There was widespread national media coverage of a video shared on Twitter showing a Lancashire Police officer threatening to fabricate a charge to detain a young man up, saying “I’ll lock you up… We’ll make something up… who are they going to believe, me or you?” in what Netpol called an unusual moment of transparency
As a thread by David Allen Green pointed out, Police Twitter “followed the usual trajectory” of bad-faith efforts to discredit the video or claim it was unrepresentative, but Lancashire police have apologised and launched an investigation.
Despite fresh guidance from the National Police Chiefs Council on lockdown measures issued last week, Dorset Police plans to ignore them and will not be making changes to its enforcement of travel. A network representing police and crime commissioners from rural areas is lobbying against the revised, less rigid freedom of movement guidelines. North Yorkshire’s Julia Mulligan, who chairs the network, calls the revisions “hugely unhelpful”.
Meanwhile, over the weekend there were further reports of the kind of arbitrary and often petty demands by police to move people along.
In Stoke-on-Trent, police have been asked to step up patrols to stop so-called ‘lockdown loiterers’. One woman commented on how she had told police community support officers in her area that sniping at women who are walking was unprofessional. In Clissold Park in Hackney in east London, two police officers were photographed telling a black man who was exercising to leave whilst ignoring a white man was practicing handstands nearby.
In Birmingham, police confronted a family from the same household and told them to stop eating dinner together on their own driveway. West Midlands Police say they used a ‘common sense’ approach “to stop people flouting orders to stay at home”.
In the north of Ireland, the mother of a child with special needs in County Down said that had PSNI officers had ordered her to leave her front garden and stay indoors, even though no one from another household was present. The following day she was again sitting in the garden when two police cars pulled up and officers told her that a neighbour had reported her for being seated in her garden.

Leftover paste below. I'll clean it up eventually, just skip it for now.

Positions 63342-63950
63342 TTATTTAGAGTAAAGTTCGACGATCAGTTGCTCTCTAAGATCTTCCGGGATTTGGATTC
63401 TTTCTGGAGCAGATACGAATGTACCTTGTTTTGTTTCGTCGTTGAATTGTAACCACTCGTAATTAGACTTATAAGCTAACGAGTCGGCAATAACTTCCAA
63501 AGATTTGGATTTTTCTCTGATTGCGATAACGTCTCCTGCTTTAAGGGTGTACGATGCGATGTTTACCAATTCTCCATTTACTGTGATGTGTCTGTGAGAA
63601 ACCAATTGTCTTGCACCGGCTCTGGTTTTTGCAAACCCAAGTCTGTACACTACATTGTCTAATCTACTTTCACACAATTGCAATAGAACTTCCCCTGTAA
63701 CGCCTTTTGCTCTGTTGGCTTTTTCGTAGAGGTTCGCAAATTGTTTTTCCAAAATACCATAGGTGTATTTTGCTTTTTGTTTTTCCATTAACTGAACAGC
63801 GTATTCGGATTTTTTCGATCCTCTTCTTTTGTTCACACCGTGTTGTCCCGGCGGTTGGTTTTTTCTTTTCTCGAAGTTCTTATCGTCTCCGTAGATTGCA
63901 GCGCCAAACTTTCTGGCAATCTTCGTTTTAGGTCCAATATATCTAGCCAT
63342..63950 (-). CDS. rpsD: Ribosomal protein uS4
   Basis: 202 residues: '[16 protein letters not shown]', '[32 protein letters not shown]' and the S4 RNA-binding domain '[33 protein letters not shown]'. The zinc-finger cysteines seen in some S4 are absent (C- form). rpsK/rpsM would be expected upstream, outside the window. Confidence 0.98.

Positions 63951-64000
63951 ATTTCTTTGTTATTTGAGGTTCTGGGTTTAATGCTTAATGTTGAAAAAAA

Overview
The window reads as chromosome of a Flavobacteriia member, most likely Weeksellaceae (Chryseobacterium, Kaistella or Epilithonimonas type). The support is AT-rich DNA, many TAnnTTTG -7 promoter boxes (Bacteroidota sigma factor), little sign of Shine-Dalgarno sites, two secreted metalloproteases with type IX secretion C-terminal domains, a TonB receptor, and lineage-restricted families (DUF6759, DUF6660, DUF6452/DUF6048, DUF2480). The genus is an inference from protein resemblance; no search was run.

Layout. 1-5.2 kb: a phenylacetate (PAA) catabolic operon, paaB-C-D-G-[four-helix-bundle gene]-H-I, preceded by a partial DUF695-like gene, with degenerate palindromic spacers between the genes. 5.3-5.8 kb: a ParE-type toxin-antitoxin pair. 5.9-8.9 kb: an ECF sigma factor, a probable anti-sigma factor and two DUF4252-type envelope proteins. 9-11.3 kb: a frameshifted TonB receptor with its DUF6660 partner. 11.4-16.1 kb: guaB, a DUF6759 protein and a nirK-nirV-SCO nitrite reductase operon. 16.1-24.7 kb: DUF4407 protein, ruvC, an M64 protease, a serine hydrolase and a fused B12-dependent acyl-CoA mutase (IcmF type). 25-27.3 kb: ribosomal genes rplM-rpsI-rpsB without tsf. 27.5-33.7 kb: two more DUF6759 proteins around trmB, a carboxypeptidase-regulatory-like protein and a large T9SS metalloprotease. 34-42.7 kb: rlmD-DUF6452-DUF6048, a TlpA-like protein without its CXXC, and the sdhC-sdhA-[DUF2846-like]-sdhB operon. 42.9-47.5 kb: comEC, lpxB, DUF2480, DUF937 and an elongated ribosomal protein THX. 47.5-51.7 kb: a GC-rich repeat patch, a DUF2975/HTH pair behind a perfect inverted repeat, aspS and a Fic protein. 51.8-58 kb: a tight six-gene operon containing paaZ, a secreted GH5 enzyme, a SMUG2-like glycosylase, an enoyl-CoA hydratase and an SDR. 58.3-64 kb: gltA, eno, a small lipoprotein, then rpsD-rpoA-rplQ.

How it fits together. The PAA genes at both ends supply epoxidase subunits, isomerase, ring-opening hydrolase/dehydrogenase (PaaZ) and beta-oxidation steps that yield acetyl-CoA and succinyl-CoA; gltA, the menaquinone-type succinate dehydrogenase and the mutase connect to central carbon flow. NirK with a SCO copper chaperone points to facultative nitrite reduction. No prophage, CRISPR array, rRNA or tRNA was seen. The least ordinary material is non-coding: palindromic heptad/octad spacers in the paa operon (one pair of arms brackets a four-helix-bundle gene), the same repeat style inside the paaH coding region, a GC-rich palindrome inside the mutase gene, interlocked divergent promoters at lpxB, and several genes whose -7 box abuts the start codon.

After numerous forces have set up reporting mechanisms enabling people to denounce their neighbours for alleged lockdown infractions, the police are now calling for an end to ‘lockdown-shaming’ as a weapon in feuds. Forces are receiving thousands of complaints about rule-breaking and fear many are used to settle scores.
Following the condemnation of police gathering on Westminster Bridge last week, there have been further examples of officers in London failing to observe the physically distancing rules that everyone else is urged to follow, such as in New Cross where around 50 police officers gathered outside Queens Rd Fire Station and Special Constables in south London posing for a promotional photo.
“Police Twitter pages boasting about their corona patrols finding a small piece of cannabis, or regulating what they consider are “essential” items for someone’s supermarket trolley appears to show they are enjoying the new status” argues Plan C.
“It might be tempting for some to search for a law enforcement solution to the pandemic”, says the ACLU’s New York chapter, but “we should always remember that police officers are not health care workers and they should not be on the front lines of solving this crisis. In some instances, they can make things worse.
Northwich Guardian: “Police want us to report lockdown breaches – but is it the right thing to do?“